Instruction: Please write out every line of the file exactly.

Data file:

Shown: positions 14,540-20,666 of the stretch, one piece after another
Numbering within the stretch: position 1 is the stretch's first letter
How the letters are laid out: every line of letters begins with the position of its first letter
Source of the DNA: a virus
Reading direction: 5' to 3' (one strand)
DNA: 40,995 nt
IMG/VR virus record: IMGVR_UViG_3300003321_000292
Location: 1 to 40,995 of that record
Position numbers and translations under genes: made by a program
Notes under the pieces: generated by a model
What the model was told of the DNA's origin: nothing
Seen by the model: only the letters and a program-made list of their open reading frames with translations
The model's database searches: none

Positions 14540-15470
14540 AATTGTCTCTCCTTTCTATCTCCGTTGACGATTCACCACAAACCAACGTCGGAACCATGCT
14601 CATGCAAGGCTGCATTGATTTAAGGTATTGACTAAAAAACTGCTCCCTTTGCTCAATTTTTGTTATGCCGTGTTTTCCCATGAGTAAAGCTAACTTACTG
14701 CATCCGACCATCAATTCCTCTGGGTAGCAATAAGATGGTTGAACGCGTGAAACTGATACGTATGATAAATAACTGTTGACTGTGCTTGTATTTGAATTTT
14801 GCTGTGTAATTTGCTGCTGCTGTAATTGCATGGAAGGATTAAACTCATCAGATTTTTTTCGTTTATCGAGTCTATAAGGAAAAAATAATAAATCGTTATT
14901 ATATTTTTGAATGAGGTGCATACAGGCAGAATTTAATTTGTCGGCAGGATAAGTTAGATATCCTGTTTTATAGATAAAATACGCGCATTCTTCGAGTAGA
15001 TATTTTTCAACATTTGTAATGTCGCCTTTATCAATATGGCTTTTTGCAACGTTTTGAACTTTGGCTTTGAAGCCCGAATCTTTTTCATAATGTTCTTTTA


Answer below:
Shown: positions 14,540-20,666 of the stretch, one piece after another
Numbering within the stretch: position 1 is the stretch's first letter
How the letters are laid out: every line of letters begins with the position of its first letter
Source of the DNA: a virus
Reading direction: 5' to 3' (one strand)
DNA: 40,995 nt
IMG/VR virus record: IMGVR_UViG_3300003321_000292
Location: 1 to 40,995 of that record
Position numbers and translations under genes: made by a program
Notes under the pieces: generated by a model
What the model was told of the DNA's origin: nothing
Seen by the model: only the letters and a program-made list of their open reading frames with translations
The model's database searches: none

Positions 14540-15470
14540 AATTGTCTCTCCTTTCTATCTCCGTTGACGATTCACCACAAACCAACGTCGGAACCATGCT
14601 CATGCAAGGCTGCATTGATTTAAGGTATTGACTAAAAAACTGCTCCCTTTGCTCAATTTTTGTTATGCCGTGTTTTCCCATGAGTAAAGCTAACTTACTG
14701 CATCCGACCATCAATTCCTCTGGGTAGCAATAAGATGGTTGAACGCGTGAAACTGATACGTATGATAAATAACTGTTGACTGTGCTTGTATTTGAATTTT
14801 GCTGTGTAATTTGCTGCTGCTGTAATTGCATGGAAGGATTAAACTCATCAGATTTTTTTCGTTTATCGAGTCTATAAGGAAAAAATAATAAATCGTTATT
14901 ATATTTTTGAATGAGGTGCATACAGGCAGAATTTAATTTGTCGGCAGGATAAGTTAGATATCCTGTTTTATAGATAAAATACGCGCATTCTTCGAGTAGA
15001 TATTTTTCAACATTTGTAATGTCGCCTTTATCAATATGGCTTTTTGCAACGTTTTGAACTTTGGCTTTGAAGCCCGAATCTTTTTCATAATGTTCTTTTA